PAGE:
System.Data.DataException: An exception occurred while initializing the database. See the InnerException for details. —> System.Data.Entity.Core.EntityException: An exception has been raised that is likely due to a transient failure. If you are connecting to a SQL Azure database consider using SqlAzureExecutionStrategy. —>

System.Data.Entity.Core.EntityCommandExecutionException: An error occurred while executing the command definition. See the inner exception for details. —>

System.Data.SqlClient.SqlException: Exception of type ‘System.Data.SqlClient.SqlException’ was thrown.

Looking at the failed test’s OUTPUT I see the text spit out by the ReaderExecuting method:

image

The method was only hit once, so I see my message only once.

Step 5) Add in the SqlAzureConnectionStretegy to the DbConfiguration file:

 public CustomDbConfiguration()
  {

    AddInterceptor(new CasinoModel.TransientFailureCausingCommandInterceptor());
    SetExecutionStrategy
      (SqlProviderServices.ProviderInvariantName, () => new SqlAzureExecutionStrategy());
   }

Using the default settings of SqlAzureExecutionStrategy will cause 5 retries.

Step 6) Run the test again:

The test hangs for a lot longer than fails. Why longer? The retries! I get 6 messages. The first is the initial problem and the other 5 are for each of the 5 retries.

image

Why does it still fail? Because my setup doesn’t “turn off” the error. That’s fine. I just want to see that it does actually retry.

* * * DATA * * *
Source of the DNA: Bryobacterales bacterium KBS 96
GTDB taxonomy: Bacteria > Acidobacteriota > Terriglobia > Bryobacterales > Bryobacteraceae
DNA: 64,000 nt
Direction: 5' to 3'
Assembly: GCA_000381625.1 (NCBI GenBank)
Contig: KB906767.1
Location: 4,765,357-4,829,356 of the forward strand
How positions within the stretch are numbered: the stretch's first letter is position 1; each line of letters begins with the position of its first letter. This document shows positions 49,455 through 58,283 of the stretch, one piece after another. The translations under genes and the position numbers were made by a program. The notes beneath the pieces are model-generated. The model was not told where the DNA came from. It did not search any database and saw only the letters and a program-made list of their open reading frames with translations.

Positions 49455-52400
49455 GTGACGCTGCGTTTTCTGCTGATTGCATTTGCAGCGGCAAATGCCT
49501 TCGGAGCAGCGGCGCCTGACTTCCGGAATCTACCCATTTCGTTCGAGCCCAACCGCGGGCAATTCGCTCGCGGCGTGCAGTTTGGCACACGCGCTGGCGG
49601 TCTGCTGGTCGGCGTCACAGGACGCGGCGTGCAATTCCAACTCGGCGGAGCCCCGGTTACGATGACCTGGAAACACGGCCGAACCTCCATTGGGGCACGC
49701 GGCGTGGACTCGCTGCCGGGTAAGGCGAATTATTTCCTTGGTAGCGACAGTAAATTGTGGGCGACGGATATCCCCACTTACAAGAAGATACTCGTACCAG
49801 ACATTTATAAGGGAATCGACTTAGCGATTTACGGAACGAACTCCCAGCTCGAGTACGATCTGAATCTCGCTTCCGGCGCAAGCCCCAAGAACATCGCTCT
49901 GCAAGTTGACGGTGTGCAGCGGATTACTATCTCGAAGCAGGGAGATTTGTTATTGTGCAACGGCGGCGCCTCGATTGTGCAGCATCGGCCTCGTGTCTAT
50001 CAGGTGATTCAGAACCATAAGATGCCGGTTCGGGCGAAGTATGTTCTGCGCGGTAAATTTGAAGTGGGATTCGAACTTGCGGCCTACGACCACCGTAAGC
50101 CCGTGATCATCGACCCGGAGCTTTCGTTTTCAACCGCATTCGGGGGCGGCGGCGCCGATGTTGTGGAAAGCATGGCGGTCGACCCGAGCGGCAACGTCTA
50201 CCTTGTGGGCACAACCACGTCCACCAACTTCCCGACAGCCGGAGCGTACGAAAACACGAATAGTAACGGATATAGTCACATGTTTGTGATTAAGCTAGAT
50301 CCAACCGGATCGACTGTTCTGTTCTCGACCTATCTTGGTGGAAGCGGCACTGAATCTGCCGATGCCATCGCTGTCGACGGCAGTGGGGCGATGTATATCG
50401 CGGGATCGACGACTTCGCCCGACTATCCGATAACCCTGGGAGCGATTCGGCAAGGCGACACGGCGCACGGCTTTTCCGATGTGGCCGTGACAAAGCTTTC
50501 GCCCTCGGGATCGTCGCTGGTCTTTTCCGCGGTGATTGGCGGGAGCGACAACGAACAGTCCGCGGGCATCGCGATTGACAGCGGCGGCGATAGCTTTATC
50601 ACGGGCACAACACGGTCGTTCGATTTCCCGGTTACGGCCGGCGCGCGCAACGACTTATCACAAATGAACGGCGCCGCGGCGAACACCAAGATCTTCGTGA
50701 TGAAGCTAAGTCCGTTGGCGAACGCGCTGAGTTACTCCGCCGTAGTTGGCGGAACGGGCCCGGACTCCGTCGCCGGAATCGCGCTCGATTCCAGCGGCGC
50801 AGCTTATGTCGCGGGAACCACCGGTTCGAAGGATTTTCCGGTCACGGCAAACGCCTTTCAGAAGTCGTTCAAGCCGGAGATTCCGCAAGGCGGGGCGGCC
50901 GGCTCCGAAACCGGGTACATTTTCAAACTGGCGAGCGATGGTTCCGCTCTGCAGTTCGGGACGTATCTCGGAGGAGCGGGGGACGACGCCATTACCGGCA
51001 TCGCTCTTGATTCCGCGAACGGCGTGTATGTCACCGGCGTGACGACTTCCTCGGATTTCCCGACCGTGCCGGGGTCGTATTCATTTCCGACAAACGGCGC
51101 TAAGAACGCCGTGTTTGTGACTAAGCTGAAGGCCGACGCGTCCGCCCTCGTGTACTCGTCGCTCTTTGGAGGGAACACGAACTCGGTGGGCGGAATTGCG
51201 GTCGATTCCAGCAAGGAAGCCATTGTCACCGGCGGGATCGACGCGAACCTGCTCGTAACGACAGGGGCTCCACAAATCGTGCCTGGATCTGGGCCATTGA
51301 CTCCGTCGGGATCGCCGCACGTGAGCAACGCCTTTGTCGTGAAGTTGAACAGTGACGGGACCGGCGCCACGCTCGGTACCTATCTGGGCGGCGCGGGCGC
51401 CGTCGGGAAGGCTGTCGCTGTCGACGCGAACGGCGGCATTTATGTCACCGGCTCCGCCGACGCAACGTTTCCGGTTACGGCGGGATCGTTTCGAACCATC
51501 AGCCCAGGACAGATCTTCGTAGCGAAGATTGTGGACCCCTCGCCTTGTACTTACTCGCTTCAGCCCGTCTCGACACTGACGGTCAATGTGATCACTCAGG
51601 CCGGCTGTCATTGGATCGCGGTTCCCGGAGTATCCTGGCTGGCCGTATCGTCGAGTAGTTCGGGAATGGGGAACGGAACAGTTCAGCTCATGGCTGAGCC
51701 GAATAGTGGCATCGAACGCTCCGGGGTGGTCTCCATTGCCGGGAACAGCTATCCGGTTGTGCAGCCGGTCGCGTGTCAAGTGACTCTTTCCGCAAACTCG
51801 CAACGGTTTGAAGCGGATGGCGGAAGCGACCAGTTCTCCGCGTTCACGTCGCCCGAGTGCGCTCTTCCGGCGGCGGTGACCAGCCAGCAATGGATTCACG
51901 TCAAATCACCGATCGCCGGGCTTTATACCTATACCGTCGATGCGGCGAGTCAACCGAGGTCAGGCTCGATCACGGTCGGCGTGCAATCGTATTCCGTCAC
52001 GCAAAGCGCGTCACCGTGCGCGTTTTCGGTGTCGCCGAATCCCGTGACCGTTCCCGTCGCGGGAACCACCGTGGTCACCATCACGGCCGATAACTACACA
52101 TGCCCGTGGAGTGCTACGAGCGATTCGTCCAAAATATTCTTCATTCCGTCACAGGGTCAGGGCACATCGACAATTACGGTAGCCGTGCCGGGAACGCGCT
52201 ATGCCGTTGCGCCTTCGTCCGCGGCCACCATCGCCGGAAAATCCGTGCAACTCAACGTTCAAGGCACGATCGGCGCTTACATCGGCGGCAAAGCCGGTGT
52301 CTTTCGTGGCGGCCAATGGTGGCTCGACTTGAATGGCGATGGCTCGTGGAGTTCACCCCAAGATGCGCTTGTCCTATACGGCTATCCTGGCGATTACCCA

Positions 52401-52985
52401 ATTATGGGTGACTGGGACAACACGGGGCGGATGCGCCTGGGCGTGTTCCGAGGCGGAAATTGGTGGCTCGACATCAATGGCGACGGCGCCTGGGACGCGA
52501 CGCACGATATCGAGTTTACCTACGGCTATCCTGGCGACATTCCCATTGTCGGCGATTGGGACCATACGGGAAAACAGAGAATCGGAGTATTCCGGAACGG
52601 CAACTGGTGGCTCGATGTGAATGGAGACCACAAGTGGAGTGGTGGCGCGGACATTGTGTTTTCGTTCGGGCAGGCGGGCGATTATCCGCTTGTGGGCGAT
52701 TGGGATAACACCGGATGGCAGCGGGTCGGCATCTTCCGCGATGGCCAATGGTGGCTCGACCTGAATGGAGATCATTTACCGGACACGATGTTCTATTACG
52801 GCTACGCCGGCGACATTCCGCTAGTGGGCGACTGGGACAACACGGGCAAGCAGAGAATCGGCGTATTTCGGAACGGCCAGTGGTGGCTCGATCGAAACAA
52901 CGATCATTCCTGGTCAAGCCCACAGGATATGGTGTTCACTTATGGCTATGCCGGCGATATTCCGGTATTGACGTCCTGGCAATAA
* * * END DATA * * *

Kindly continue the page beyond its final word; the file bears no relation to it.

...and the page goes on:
The exception is different this time. RetryLimitExceededException, max retries (5) , etc…

Result Message:
Test method AutomatedTests.UnitTest1.CanHitSqlAzureDbWithTransientFailure threw exception:

System.Data.DataException: An exception occurred while initializing the database. See the InnerException for details. —> System.Data.Entity.Infrastructure.RetryLimitExceededException: Maximum number of retries (5) exceeded while executing database operations with ‘SqlAzureExecutionStrategy’. See inner exception for the most recent failure. —>

System.Data.Entity.Core.EntityCommandExecutionException: An error occurred while executing the command definition. See the inner exception for details. —>

System.Data.SqlClient.SqlException: Exception of type ‘System.Data.SqlClient.SqlException’ was thrown.

Step 7) Modify the connection retries

Next I’ll change the default of the SqlAzureExecutionStrategy to retry only 3 times.

(SqlProviderServices.ProviderInvariantName, () => new SqlAzureExecutionStrategy(3,new TimeSpan(15)));

Look at the output after I run the test again. Only 3 retries then it gives up.

image
So that’s it. I’m content to see this feature in action.

I was also happy to see a comment in the previous blog post from a developer who has seen the benefits of this feature already in their production environment.